|Price and availability||$439 Launched Nov 2018|
Other features and characteristics
It will have have an optional waterproof case. The video has an underwater scene where the stitching is not perfect but seems passable.
The Vuze XR does have gyro-based stabilization in 360 mode. You’ll be able to render stabilized videos with either the desktop or mobile app.
The Vuze XR app has animated 360 stamps and filters. If you place a stamp somewhere in the 360 photo, it will appear to be anchored to that position as you change the view of the 360 photo or video.
Manual mode and DNG photos
Vuze XR now features manual exposure mode and can capture photos in DNG Raw format for maximum image quality.
Sample videos and photos
Here are sample VR180 photos, viewable in 3D on a phone via Google Cardboard, or on a desktop via anaglyph glasses:
Here is a sample video that includes sample VR180 videos, VR180 photos, 2D 360 stabilization, VR180 stabilization, low light videos, and low light photos. To view this in 3D, please view on the YouTube app on your phone, or on YouTube VR on your VR headset.
Here are other sample videos from the Vuze XR, in 360 format, and in VR180 format. First here is the 360 video:
Here is a 3D 180 / VR180 sample video:
Stabilization sample demo video
Here is a sample video showing how well the Vuze XR’s stabilization works. The demo looks very convincing.
The video also appears to show that the Vuze has excellent highlight range.
How to connect Vuze XR wirelessly
For Android, connecting to Vuze XR is straightforward: just press the Wi-Fi button on the XR, connect your phone to the XR’s Wi-Fi signal (default password: 12345678), launch the XR app. For iPhone, here is a tutorial for setting up the Wi-Fi connection (note: you only need to do this once):
Wireless viewing with Oculus Go
You can now view Vuze XR photos and 4K videos wirelessly on Oculus Go. To use this feature, you need to update the firmware.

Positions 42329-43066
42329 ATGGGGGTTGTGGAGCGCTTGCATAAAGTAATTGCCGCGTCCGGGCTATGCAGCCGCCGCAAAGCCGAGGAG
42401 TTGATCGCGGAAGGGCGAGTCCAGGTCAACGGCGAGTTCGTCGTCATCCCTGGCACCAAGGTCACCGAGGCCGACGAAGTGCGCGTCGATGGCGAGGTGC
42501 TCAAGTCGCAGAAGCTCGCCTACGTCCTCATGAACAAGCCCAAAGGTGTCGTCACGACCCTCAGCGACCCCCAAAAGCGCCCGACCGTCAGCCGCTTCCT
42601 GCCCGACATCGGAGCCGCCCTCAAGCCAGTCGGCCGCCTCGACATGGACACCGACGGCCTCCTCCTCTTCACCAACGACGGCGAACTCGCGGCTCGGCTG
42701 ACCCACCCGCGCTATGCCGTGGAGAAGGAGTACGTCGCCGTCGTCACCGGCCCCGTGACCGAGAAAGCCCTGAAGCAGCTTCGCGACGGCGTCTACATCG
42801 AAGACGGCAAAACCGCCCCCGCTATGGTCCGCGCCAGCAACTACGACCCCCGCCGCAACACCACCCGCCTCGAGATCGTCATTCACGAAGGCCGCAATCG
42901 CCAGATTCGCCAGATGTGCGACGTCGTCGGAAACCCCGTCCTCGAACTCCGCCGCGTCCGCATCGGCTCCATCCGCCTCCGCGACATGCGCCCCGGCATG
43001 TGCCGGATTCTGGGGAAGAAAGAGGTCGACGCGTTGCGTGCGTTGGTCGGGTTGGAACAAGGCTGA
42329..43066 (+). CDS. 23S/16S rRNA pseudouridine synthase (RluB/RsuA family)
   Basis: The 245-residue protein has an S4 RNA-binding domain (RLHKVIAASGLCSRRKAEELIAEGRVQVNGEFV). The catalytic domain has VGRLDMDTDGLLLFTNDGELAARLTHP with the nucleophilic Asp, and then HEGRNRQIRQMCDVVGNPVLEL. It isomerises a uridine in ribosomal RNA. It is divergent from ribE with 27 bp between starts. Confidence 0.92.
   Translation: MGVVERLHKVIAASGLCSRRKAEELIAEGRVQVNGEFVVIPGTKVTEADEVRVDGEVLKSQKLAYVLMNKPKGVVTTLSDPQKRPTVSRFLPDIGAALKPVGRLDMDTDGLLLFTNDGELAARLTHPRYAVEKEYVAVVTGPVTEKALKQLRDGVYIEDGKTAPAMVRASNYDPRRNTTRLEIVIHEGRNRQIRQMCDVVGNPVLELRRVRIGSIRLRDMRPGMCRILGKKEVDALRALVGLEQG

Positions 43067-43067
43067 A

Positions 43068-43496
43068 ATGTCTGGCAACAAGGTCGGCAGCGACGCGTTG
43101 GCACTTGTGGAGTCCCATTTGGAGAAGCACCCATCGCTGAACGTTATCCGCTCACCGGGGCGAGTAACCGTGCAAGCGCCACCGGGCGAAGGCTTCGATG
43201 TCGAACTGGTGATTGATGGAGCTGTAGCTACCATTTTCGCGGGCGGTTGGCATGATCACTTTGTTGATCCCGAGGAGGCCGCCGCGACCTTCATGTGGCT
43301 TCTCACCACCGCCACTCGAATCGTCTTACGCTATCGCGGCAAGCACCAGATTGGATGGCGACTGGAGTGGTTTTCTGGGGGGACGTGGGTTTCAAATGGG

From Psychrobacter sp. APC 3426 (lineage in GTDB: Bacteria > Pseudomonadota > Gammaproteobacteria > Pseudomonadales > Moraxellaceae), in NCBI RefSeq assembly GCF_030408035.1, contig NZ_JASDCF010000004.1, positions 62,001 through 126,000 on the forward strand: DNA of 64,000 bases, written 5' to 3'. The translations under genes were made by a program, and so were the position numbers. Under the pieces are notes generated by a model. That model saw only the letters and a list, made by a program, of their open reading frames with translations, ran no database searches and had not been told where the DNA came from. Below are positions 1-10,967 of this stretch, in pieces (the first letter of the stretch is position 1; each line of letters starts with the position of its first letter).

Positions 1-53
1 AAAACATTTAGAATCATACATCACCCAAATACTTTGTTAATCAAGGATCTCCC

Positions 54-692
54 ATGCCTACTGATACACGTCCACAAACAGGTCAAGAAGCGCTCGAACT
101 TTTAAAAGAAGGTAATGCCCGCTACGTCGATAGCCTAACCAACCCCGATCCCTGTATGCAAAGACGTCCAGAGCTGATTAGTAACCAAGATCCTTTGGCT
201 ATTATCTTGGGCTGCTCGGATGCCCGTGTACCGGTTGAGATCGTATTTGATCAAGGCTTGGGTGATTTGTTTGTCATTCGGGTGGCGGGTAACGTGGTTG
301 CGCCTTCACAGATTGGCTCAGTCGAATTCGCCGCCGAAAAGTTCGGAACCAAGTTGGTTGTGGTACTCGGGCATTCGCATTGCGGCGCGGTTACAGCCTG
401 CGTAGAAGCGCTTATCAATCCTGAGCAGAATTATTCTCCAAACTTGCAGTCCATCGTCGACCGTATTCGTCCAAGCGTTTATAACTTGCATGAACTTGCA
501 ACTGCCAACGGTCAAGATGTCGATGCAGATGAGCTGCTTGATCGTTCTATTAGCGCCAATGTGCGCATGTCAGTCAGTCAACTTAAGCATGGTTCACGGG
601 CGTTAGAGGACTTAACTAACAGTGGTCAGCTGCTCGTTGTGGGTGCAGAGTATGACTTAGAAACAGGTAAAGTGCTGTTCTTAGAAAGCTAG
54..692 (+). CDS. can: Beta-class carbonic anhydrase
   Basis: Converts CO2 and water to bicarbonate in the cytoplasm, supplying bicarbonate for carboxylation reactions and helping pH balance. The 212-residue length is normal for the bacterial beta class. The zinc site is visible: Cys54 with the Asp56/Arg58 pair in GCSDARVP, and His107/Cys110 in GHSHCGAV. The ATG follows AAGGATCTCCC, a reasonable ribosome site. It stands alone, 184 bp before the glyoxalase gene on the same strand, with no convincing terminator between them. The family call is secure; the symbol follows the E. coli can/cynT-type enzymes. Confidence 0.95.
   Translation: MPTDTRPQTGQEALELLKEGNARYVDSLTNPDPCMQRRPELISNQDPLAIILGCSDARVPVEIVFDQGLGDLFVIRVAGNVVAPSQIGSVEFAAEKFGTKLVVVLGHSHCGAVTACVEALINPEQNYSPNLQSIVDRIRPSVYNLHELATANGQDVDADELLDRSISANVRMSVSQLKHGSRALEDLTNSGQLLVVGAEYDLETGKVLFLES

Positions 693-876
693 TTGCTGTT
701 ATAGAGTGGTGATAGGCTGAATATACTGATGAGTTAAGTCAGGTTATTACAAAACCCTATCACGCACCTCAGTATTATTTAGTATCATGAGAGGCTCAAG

1. Download the Vuze XR firmware (version 1.2.52426 March 19, 2019 or later). To install it, copy the firmware to the root directory of the Vuze XR. Ensure that the XR has adequate battery life, then with the XR turned off, insert the memory card. Turn on the XR. The power button will keep blinking during the update. Do not interrupt this process. The XR will reboot itself and you will hear three beeps indicating a successful update.
2. To use the new feature, double click the Wi-Fi. Instead of a white LED, it will show a blue LED.
3. Connect the Oculus Go to the Vuze XR wirelessly. You can do this from within the Oculus headset (from the Settings, select Wi-Fi and select the XR’s signal). Alternatively, you can go to the Oculus smartphone app and under settings, select the Oculus Go and tap on Wi-Fi to select the XR’s wireless signal.
4. Launch Oculus Gallery app. The Vuze XR will appear as a separate drive. You will be able to view videos in 4K 30fps (either 360 or VR180) or photos. 4k60 or 5.7K videos are not yet viewable with this method.
Pricing and availability
Vuze XR will be $439 direct from Humaneyes or through Amazon or through B&H Photo, and was released in November 2018. Here is the official website. Vuze XR will compete with a few other 360 cameras that can convert to a 3D 180 mode, including the Kandao Qoocam, which has a lower 4K resolution but has other features such as depth mapping, refocusing, and background replacement. Another competitor is a foldable Kodak PIXPRO camera shown at CES 2018 (temporarily called 3D 360 VR camera). I will keep this post updated as I get more new info about the XR. You can receive free e-mail alerts here. You can also join the growing community at the Facebook VR180 group.